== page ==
Better forest management would not only prevent wildfires but could serve as a valuable water-conservation tool, according to a study published Tuesday.
California could save billions of gallons annually by undertaking significant forest thinning operations, according to scientists affiliated with the National Science Foundation and the Sierra Critical Zone Observatory.
“We’ve known for some time that managed forest fires are the only way to restore the majority of overstocked western forests and reduce the risk of catastrophic fires,” James Roche, a National Park Service hydrologist and lead author of the new study, said in a statement. “We can now add the potential benefit of increased water yield from these watersheds.”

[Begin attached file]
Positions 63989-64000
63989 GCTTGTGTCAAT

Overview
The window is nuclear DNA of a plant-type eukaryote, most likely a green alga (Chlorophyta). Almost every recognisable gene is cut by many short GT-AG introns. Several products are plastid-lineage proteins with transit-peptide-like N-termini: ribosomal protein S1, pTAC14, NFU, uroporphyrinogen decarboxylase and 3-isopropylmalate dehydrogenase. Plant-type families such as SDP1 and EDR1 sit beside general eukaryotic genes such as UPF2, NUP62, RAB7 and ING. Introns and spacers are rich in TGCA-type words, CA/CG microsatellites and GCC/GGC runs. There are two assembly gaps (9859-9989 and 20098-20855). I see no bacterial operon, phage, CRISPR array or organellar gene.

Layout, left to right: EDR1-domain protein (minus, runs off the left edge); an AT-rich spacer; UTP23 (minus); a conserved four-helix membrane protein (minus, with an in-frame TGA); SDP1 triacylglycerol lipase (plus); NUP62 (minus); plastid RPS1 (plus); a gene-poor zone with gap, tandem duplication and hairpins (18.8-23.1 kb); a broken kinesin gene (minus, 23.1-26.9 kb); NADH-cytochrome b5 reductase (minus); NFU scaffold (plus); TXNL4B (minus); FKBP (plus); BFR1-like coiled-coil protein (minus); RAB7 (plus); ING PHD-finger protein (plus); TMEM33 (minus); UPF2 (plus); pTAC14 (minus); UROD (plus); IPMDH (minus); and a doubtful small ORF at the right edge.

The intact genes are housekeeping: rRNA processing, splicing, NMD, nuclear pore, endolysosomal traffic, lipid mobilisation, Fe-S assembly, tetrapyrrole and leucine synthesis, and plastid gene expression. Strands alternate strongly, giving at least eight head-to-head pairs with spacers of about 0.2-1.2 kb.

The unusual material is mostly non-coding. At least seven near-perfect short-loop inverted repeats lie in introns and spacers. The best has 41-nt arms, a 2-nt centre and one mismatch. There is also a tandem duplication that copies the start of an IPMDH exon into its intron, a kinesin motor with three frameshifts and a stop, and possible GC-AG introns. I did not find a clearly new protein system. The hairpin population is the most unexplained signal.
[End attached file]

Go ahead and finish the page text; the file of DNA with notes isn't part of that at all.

Indeed, a variety of scientific studies published in the last decade argue fire-suppression efforts in California have had a detrimental impact. The typical argument says that fire occurred naturally for centuries, allowing the forest to thin itself out and provide periods of regeneration. With fewer fires, tree density has grown. Now, when fires do occur, they burn with an unnatural intensity that creates ecological and economic disasters. [Read more…]